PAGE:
I am struck, in the context of this conversation, how little we’ve talked about still photography, and the work being done to Indigenize engagements with this multifaceted technology. For example, Jennifer herself writes of the changing protocols of Yolngu relationships to images after a loved one has passed away: for her informants, the potency of a photograph hasn’t changed, but what has changed over time is the ways in which mourners handle and view them. Elizabeth Edwards writes of the infinite recodability of images, and in my own fieldwork with Indigenous people—Kooris—in Melbourne, Australia, the photographic archive is indeed an intensely dynamic space.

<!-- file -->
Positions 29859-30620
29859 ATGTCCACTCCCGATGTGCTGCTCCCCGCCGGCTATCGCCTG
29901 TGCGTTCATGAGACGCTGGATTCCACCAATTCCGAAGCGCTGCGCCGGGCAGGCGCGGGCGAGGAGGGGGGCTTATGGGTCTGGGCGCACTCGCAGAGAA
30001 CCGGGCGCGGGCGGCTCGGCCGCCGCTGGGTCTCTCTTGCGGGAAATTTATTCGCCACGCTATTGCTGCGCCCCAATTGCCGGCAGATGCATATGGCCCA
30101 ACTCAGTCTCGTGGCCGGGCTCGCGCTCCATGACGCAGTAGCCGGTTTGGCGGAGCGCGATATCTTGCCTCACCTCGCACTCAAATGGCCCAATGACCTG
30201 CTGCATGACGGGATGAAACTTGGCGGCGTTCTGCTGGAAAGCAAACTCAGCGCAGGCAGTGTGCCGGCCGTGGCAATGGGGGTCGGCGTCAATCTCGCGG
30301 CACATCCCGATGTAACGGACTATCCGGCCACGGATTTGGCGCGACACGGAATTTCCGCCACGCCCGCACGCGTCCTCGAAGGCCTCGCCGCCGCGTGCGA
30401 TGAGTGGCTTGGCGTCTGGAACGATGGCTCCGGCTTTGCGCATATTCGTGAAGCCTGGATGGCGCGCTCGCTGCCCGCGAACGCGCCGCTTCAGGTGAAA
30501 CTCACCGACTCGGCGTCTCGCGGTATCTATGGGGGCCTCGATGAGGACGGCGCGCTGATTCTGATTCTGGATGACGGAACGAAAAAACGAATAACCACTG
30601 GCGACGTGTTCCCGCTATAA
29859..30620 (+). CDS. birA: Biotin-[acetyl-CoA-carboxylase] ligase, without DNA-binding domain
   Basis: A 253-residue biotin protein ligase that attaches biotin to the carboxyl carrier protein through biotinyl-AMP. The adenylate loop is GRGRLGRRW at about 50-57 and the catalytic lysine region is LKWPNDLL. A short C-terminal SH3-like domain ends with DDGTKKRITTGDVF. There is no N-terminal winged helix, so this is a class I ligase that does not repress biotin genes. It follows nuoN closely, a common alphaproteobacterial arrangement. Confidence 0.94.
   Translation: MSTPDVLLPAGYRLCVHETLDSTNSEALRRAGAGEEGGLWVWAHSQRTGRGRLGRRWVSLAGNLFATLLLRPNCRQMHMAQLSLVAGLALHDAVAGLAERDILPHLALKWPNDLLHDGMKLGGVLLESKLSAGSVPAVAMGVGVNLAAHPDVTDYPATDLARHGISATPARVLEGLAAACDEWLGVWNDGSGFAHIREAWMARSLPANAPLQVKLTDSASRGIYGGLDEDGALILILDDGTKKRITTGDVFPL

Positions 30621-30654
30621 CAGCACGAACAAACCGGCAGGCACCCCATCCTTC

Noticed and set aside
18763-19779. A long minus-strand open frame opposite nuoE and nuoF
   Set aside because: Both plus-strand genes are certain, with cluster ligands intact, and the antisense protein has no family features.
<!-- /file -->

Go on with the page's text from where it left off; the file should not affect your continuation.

The Koori Heritage Trust (KHT) is a Melbourne cultural center that’s been around since 1985 and has amassed a photographic collection of +47,000 images. One curator is responsible for “looking after” these, as well as the Trust’s artifacts, artworks, and oral histories. About five years ago, a pilot program was developed at the Trust, in which about 300 photographs were scanned and included in a text-and-images database called the Koori Heritage Archive. The database was a template purchased from Ara Irititja, another digital archiving project based in Adelaide. Ara Irititja has been developed over more than 15 years of collaboration with Pitjantjatjara-Yankunyjatjara communities; its directors have packaged a sort of digital scaffolding that they have made available for sale for other Indigenous communities/organizations to customize. KHT’s oral historians used a grant to purchase and launch a copy of the archive; when the original grant monies ran out, one staff-member spent several months searching and applying for additional funding to no avail. The pilot archive is still in use—on one computer in KHT’s library space—but there are no funding or staffing resources to expand or update it with more images (or their associated stories).    As a result, the lone collections curator has shifted her strategy, and in 2008, launched a new initiative through E-hive, a program developed by New Zealand based company Vernon. Vernon does not provide a pre-fab database for organizations to populate; instead, it offers online space on its server and charges community-based organizations based on the amount of storage they use. While I was at KHT, we began anew in digitizing their photographic archive: scanning photographs and storing their digital files in a very easy-to-use, customized Excel spreadsheet. We opened albums, boxes, and packets of photos whenever elders were around, asked them questions about images, and then went back to our computer work-stations and populated specific fields with data about the image (photographer, country, people pictured, date, story, copyright information, etc). The data was then “dumped” from our Excel spreadsheet into Vernon’s online database.  KHT staff now have password-protected access to it via the web, and when they need to add/edit/update records, they work with an interface that looks just like the original Excel template.   The lessons I’ve learned while collaborating on this project are many. While much is happening in digitization of photographic archives, and excitement mounts over online spaces and their potential to provide increased access to cultural heritage, solutions must be community-specific: what works for Pitjantjatjara communities, in this instance, didn’t work for Koori folks in Melbourne. Also, the funding and human resource constraints of community organizations are real: KHT didn’t have funding to maintain the Koori Heritage Archive, nor did they have someone on site who was trained to keep it updated; they had to find a solution in which KHT could digitally archive knowledge embedded in/associated with photographs but outsource the database management, while keeping costs as low as possible. Perhaps most surprising was that the best solution (for now) was a turn away from Ara Irititja’s model in favor of a Microsoft-based program: the curator decided that Excel is more likely to be in future staffmembers’ arsenal of computer literacy and thus the archiving more likely to be maintained in the years to come, ensuring that the future of the archive itself is not reliant on a single person’s expertise.